Many government departments have issued an edict to stop using colour printing to aid towards saving costs (not to mention the green upside). Email footers saying "save a tree, think before you print" will now change to "black print good, no print better" (on the basis that whilst it's always referred to as printing in "black and white" the only printing done is in black).
Gartner say print costs run as follows:
Ranges are presented for four classes of printers.
1. For desktop monochrome laser printers, consumables can be expected to range from 2.5 cent to 6 cents per page, assuming a 5 percent coverage area.
2. For color laser printers, consumables can be expected to range from 5 cents to 12 cents per page, assuming a 20 percent coverage area. Color printers require four sets of supplies — cyan, yellow, magenta and black — to produce a multicolor document. Hence the 20 percent area coverage represents 5 percent of each color. On many documents, especially PowerPoint slides, area coverage often exceeds 20 percent.
3. For personal and workgroup inkjet color printers, consumables can be expected to range from 9 cents to 20 cents per page, assuming a 20 percent coverage area.
4. For workgroup, departmental and centralized monochrome printers, consumables can be expected to range from 1 cent to 2 cents per page, assuming a 5 percent coverage area.
As validation for those figures, here are figures for one printer
HP Officejet K5400 has an estimated cost per page of black ink of 1.4 cents, and color is 5.9 cents per page.
Even if these costs were pennies rather than cents ... it's going to take a lot of not printing in colour to make a dent in the budget deficit.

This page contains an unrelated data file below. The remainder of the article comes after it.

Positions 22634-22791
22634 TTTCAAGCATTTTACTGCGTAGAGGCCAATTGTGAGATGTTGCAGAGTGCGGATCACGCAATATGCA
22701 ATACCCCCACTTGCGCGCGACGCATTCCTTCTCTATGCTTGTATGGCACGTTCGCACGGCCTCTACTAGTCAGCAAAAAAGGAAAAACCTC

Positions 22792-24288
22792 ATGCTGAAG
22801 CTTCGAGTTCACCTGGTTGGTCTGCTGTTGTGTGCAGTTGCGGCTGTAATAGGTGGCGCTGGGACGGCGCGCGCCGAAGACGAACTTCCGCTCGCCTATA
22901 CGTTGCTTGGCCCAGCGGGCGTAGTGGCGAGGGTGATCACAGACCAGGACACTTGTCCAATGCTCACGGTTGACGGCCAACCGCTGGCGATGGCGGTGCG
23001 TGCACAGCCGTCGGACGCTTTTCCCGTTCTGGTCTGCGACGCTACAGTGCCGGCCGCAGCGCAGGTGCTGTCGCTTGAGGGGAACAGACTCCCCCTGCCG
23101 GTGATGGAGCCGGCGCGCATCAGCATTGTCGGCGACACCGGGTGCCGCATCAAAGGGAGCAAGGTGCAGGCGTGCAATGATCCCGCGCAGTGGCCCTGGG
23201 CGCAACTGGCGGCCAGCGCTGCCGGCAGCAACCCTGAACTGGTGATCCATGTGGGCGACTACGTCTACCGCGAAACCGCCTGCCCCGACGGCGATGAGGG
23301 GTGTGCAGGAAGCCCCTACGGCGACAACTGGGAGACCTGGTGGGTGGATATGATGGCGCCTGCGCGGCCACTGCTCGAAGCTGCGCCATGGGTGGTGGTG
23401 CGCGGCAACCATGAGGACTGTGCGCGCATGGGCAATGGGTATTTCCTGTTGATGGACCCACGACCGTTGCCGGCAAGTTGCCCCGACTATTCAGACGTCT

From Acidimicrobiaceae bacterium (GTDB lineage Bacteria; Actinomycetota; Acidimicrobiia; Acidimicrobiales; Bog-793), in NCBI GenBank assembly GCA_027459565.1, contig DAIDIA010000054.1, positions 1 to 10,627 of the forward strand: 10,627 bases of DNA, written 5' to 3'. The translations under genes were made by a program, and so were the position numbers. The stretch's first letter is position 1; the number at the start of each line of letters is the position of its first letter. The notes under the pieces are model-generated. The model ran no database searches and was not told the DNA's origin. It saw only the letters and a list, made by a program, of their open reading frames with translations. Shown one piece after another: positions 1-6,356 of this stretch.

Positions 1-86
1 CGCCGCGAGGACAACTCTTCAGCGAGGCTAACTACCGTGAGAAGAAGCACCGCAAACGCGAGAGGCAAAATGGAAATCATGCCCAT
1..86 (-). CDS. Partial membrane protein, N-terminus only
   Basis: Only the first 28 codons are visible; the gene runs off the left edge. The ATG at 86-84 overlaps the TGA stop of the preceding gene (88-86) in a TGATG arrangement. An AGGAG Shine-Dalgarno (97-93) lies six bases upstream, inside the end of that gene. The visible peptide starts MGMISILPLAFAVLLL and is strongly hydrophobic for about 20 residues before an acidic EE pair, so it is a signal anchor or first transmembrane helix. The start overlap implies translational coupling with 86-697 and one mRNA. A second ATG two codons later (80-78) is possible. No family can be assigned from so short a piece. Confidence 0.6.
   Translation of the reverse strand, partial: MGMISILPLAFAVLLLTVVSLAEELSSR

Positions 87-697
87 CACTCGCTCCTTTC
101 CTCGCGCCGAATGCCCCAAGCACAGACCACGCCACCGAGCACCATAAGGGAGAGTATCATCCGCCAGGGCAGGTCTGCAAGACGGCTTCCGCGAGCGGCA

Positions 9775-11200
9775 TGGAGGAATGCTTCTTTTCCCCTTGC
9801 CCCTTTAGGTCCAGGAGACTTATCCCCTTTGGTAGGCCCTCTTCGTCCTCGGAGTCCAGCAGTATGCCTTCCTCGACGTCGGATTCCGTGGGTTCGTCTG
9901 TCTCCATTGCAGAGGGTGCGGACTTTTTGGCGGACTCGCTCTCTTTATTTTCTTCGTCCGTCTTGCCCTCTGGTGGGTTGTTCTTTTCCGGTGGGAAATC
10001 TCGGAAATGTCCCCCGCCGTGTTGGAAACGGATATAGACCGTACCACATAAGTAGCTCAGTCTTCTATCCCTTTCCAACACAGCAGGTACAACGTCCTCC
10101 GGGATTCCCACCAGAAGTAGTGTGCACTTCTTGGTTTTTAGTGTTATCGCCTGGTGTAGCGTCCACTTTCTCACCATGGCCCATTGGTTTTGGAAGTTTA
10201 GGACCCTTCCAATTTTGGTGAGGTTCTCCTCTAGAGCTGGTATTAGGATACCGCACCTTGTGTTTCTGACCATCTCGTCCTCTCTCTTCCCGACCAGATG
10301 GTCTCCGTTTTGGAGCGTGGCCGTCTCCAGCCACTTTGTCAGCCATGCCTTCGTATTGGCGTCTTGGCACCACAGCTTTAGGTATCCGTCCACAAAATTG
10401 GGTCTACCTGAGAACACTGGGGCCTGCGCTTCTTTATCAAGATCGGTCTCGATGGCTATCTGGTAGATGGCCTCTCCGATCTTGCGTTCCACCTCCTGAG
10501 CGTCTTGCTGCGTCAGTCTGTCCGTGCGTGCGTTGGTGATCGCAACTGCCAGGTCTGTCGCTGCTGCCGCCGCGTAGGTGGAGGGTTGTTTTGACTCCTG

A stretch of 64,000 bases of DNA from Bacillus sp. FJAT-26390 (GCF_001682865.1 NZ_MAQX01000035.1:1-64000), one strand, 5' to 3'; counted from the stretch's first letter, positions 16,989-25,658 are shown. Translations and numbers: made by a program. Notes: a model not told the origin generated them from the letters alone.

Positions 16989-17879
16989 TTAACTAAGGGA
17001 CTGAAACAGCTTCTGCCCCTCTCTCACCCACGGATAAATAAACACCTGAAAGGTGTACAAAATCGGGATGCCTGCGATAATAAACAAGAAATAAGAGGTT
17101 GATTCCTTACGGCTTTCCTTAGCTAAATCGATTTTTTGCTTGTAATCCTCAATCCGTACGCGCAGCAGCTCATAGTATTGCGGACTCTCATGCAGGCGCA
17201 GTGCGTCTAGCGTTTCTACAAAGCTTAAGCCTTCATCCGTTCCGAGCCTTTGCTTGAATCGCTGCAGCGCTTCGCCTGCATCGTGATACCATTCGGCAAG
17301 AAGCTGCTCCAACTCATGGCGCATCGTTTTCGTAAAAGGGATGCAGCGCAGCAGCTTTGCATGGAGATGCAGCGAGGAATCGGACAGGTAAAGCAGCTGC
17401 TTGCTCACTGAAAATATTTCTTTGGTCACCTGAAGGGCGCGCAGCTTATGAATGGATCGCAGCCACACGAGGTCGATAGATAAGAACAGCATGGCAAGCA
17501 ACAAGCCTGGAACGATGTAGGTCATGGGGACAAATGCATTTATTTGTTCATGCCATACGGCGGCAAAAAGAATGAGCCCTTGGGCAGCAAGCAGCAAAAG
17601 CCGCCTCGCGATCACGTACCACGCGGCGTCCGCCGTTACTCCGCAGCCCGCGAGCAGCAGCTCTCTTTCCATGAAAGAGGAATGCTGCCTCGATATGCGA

At 20p a page (taking the max of workgroup colour printers from Gartner)
530,000 civil servants in UK government (the ONS estimates for civil service headcount in Q3 2009 say 533,140)
10 pages per day per person ... that would be 5,300,000 pages at a cost of £1,060,000 a day.
Say 220 working days in the year and there might be as much as £233,000,000 spent each year on printing (not to mention initial purchase costs and then costs of replacement, disposal of printers and the environmental impact of building them, installing them and servicing them).
To save the £6.5bn total required, that would be 28 years of not printing. Or, alternatively, 32.5bn pages would need not to be printed at all to reach the government's initial cost save target. If we arbitrage cost of colour versus cost of black and white, then we could be looking at anywhere from 5 to 20x those amounts.
All of these numbers, except the Gartner ones and the HP cost per page are made up of course - I was just interested in what it might look like. I wonder how many pages are actually printed per day across government?